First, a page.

There tends to be a musical tinge to the typical tennis discussion. The rhythm of a match. The balletic brilliance of a player. The crescendo of a crowd. Our athletes tend to be lithe of limb, and the most memorable move about the court with effortless grace.
Why, then, does such poetic motion fail on the dance floor?
Take British Fed Cup Captain Judy Murray, for example. The mother and former coach of one of her country’s brightest stars is the latest member of the tennis world to trade in sneakers for dancing shoes, participating in the twelfth season of Strictly Come Dancing. The charismatic Captain is known for her sharp wit and outgoing personality, and seemed like a perfect fit for a program that pairs popular figures with professional dancers to form ballroom powerhouses. Yet Murray has struggled from the onset of the competition, earning the lowest combined score after two performances and tying the eliminated team for second lowest this past week. Dancing a Quickstep with partner Anton du Beke, an ironically dry rendition of “Don’t Rain on My Parade” – where were the rain delay references, people?? – was only made more uncomfortable when the live singer lost his breath mid-refrain. Murray looked visibly concerned that she might trip on her long dress and, in spite of a lengthy shoulder warm-up, looked stiff throughout.
Though she’s unlikely to remain in the competition much longer, her staying power has already dwarfed a trio of others who’ve taken part in Strictly and its American equivalent, Dancing with the Stars. Though athletes have tended to dominate celebrity dance competitions, tennis players like Monica Seles, Martina Hingis, and Martina Navratilova were each the first to go from their respective season. From video evidence, it doesn’t take too long to uncover why:
Monica Seles, DWTS Season 6 (2008)
Nine-time Grand Slam champion Monica Seles was among the first to dive into Dancing; not long after officially announcing her retirement from the sport, the Serbian-born American joined the cast of Season 6 of Dancing with the Stars along with NFL star Jason Taylor and figure skating’s Olympic Gold Medalist, Kristi Yamaguchi. While her athletic competition made it all the way to the end, Seles stumbled at the first hurdle, scoring the lowest combined total in two performances and was summarily sent home along with magician Penn Jilette.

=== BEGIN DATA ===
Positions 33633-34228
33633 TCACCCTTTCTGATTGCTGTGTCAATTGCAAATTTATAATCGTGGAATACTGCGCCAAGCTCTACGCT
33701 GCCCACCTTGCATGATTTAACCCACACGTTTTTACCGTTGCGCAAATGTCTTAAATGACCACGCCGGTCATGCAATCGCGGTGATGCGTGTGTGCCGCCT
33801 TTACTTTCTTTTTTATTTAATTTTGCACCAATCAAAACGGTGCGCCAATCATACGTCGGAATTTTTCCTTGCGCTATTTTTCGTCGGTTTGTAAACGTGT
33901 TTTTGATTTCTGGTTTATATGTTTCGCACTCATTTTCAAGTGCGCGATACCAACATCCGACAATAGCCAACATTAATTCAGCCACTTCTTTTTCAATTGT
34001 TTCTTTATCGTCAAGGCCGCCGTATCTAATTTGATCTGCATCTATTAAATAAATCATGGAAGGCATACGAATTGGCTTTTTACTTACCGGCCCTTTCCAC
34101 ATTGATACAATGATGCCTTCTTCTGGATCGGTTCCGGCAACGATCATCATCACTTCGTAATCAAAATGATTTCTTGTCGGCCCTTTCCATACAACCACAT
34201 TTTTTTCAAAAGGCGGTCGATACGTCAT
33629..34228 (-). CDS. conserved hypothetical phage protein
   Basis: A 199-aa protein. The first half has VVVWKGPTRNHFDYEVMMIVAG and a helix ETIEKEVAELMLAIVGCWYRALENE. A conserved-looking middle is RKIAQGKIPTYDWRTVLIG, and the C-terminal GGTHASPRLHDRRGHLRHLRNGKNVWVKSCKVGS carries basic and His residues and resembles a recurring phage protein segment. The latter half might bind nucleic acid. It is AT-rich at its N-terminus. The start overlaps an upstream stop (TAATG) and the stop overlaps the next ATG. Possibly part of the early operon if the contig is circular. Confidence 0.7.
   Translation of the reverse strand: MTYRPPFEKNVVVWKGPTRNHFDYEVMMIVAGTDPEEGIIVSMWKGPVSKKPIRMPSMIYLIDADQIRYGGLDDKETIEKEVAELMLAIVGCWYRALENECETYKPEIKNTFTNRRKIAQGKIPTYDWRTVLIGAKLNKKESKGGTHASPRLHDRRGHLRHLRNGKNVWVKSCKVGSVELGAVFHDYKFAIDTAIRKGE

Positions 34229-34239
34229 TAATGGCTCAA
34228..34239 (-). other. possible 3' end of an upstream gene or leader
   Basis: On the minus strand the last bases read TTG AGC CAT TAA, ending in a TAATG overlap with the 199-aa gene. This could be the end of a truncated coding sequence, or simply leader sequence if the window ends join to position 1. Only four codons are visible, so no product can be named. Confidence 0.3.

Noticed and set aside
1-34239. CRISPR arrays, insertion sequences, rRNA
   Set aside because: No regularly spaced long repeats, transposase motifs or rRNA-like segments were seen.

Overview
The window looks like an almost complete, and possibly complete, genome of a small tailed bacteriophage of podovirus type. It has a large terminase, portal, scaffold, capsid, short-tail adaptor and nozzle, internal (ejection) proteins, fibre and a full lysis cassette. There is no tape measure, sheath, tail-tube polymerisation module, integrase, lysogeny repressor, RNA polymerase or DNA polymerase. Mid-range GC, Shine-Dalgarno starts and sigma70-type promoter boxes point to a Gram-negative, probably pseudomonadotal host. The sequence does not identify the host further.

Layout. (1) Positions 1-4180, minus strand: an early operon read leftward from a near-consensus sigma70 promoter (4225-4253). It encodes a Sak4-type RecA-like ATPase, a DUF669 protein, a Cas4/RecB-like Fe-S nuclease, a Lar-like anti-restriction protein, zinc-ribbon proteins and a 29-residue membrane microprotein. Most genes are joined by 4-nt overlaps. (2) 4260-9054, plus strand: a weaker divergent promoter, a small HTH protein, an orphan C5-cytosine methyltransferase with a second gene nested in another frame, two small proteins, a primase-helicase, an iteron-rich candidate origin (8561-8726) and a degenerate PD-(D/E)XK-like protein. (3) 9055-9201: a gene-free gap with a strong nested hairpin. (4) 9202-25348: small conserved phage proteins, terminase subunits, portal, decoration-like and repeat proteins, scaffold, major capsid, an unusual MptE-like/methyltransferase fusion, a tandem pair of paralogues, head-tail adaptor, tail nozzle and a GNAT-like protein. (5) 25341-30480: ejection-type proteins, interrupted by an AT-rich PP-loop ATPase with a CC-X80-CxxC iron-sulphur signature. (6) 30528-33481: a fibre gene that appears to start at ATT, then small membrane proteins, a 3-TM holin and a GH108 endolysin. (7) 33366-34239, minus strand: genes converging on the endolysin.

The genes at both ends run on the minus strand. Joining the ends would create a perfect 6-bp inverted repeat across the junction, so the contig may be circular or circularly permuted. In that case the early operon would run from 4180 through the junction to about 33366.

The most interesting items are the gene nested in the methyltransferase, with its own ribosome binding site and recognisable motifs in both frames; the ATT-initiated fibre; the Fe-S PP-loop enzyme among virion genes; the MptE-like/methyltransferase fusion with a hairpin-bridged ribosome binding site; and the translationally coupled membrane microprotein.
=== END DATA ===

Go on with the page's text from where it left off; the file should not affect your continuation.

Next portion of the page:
Seles was never known for her on-court grace; instead famous for her all-out attack, the former No. 1 looked to be taking on this new challenge with gusto but, like Murray, came off stiff and awkward despite her best efforts.
Martina Hingis, Strictly Season 7 (2009)
Unlike Seles, Hingis was a player who relied on her superior movement and anticipation to top the WTA rankings for an astounding 209 weeks – a feat only recently surpassed by Serena Williams. The odds-on favorite to win the seventh season of Strictly Come Dancing, Hingis was unsurprisingly confident: “Everything I do, I do to win; I am very competitive.” But like her rival, the Swiss Miss was bounced after just two dances and was the first to leave the competition. Scoring in the middle of the pack, Hingis’ early departure likely had more to do with the public voting aspect of the competition; a one-time singles winner at Wimbledon, the five-time Grand Slam champion undoubtedly lacked the name recognition of British TV personalities like Chris Hollins and Ricky Whittle, who went one-and-two in the final standings.
Still, the perennial Comeback Kid looked far from comfortable with partner Matthew Cutler. Where Seles at least appeared to be enjoying herself, the ever-present mocking grin on the Hingis countenance betrayed a hint of embarrassment, or perhaps an all-too-glaring recognition of the spectacle of it all. If her run to the US Open doubles final didn’t convince you that Martina Hingis belongs on a tennis court, give her Rumba a roll.
Martina Navratilova, DWTS Season 14 (2012)
It was hard not to be of two minds when it was announced that ageless wonder Martina Navratilova had entered the fourteenth season of Dancing. Blessed with a potent mix of discipline and determination, Navratilova has inspired many with her dedication to fitness and will to play professional tennis into her fifties. Though fleet of foot at her peak and graceful in her efficiency, she was always seen as the more masculine counterpart to rival Chris Evert, who played a more stereotypically “feminine” style of tennis. Still, this was a woman who knew how to defy the odds. The Czech-American conquered breast cancer in 2010 and attempted a climb to the summit of Mount Kilimanjaro a mere four months later. Was there anything she couldn’t do?
According to the judges and fans at home, dance.
Like Seles, Navratilova trailed the field and suffered an opening round loss that was as devastating as it was rare. The nine-time Wimbledon champion has shown enough tenacity throughout her life that it’s easy to think she would have improved with a few more weeks of practice. Ultimately, her loss is our gain; Navratilova stepped off the dance floor and back into the commentary booth, spilling pearls of wisdom for those who tune in to hear her cover major league matches.
Did these athletes deserve to go home so early? How far will Judy Murray go on this season’s Strictly? Sound off in the comments!